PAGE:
SC Ports, trucking community launch partnership to reduce emissions

 24 Apr 2009 01.57pm

Under the public-private project, funded in part by an Environmental Protection Agency (EPA) grant received by the South Carolina State Ports Authority (SCSPA), truck owners that serve the Port of Charleston are receiving rebates to help cover part of the cost for technologies such as auxiliary power units that reduce truck idling or other equipment that cuts fuel use.

The SCSPA announced the rebate program as part of its “Pledge for Growth” initiative in February. By the application deadline a month later, truck owners from across the state had applied to upgrade hundreds of trucks with the new technology.

“This is a win-win for the environment and for trucks operating out of the Port of Charleston,” said Stan Nutt of G&P Trucking and president of the Charleston Motor Carriers Association (CMCA). “The project’s success shows that the trucking industry is very interested in solutions that have both environmental and financial benefits.”

The SCSPA’s project partners include the CMCA, South Carolina Trucking Association, Charleston Metro Chamber of Commerce, S.C. Department of Health and Environmental Control and the American Lung Association. A committee comprised of project partners evaluated the applications and selected the rebate recipients.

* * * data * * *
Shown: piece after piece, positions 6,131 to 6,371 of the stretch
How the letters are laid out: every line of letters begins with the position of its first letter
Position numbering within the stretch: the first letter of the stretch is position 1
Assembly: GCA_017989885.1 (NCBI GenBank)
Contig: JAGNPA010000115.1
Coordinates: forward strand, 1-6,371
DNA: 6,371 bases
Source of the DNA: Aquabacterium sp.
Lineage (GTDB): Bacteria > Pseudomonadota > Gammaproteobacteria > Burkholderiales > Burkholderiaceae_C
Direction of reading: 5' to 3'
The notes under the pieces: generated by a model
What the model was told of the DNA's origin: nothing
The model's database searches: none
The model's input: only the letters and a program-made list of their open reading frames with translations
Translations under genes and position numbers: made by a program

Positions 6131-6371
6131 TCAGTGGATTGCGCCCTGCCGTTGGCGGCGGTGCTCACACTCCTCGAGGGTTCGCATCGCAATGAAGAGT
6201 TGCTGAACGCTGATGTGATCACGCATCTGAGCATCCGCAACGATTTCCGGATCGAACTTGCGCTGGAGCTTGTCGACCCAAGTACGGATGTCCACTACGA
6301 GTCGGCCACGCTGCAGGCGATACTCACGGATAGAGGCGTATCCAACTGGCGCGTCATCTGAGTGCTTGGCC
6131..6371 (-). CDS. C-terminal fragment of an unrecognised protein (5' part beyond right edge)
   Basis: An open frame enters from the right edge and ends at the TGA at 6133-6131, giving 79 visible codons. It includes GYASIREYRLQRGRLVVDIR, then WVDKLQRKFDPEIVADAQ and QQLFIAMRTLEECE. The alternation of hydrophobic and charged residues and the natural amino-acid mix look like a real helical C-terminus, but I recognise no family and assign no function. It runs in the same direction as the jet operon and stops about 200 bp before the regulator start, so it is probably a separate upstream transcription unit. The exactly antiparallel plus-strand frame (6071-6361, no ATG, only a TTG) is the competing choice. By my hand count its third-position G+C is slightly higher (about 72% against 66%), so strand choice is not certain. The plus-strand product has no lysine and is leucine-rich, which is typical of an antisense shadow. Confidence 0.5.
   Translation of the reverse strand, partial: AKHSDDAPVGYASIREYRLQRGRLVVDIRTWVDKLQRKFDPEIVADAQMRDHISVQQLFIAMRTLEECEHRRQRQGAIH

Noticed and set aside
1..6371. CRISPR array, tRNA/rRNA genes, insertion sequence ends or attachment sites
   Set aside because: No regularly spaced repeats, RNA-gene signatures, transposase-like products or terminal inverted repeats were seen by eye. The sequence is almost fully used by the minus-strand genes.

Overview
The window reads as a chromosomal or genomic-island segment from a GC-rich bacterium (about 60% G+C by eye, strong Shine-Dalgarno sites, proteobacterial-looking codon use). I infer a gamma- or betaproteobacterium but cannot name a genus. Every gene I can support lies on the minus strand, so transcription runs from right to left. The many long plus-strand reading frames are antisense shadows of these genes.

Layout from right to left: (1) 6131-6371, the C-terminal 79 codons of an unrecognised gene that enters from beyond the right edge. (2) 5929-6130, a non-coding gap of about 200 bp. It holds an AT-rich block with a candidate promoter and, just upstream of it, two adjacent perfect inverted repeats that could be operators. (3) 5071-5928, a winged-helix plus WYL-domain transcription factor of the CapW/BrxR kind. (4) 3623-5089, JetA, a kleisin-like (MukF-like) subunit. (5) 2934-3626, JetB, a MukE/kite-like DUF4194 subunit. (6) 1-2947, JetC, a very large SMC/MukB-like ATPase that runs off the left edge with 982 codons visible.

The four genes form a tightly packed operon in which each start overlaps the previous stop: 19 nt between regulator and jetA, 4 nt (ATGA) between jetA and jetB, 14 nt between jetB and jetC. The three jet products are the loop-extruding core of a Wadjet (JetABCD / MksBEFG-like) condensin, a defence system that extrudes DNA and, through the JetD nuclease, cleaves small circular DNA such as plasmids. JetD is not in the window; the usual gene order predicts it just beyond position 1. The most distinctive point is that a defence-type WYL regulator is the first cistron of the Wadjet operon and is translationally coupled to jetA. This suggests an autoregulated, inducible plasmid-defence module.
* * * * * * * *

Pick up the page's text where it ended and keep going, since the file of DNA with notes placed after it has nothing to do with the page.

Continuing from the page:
Receiving the rebates are Bulldog Hiway Express, Superior Transportation, B.W. Mitchum, Rich Mountain Transport, Osprey Leasing Corp., T&M Transfer, The Maine Team, McKenzie Trucking as well as nine owner-operators. Work on the rigs will be completed by this fall.

“This positive collaboration between the public and private sectors has made it much more affordable and accessible for truckers to upgrade their equipment,” said John F. Hassell III, interim president & CEO of the South Carolina State Ports Authority. “The program shows that what’s good for business can also be good for the environment.”

The rebate program covers upgrades in two areas: idle-reduction projects and retrofit projects.

Idle-reduction projects incorporate auxiliary power units (APUs) and other similar devices such as battery air conditioning systems, thermal storage systems and fuel-operated heaters. According to EPA estimations, an average truck with an APU or similar device uses 8 percent less fuel each year. Truck owners will receive a rebate to recoup half of the cost to upgrade this equipment.

Truck owners are also receiving rebates to retrofit their trucks with EPA Smart Way approved technologies, such as single-wide tires and aerodynamic kits. Single-wide tires generate an estimated 4 percent fuel savings and aerodynamic kits provide a 5 percent reduction. These projects are eligible for a 75 percent cost rebate to the truck owner.

  Port Planning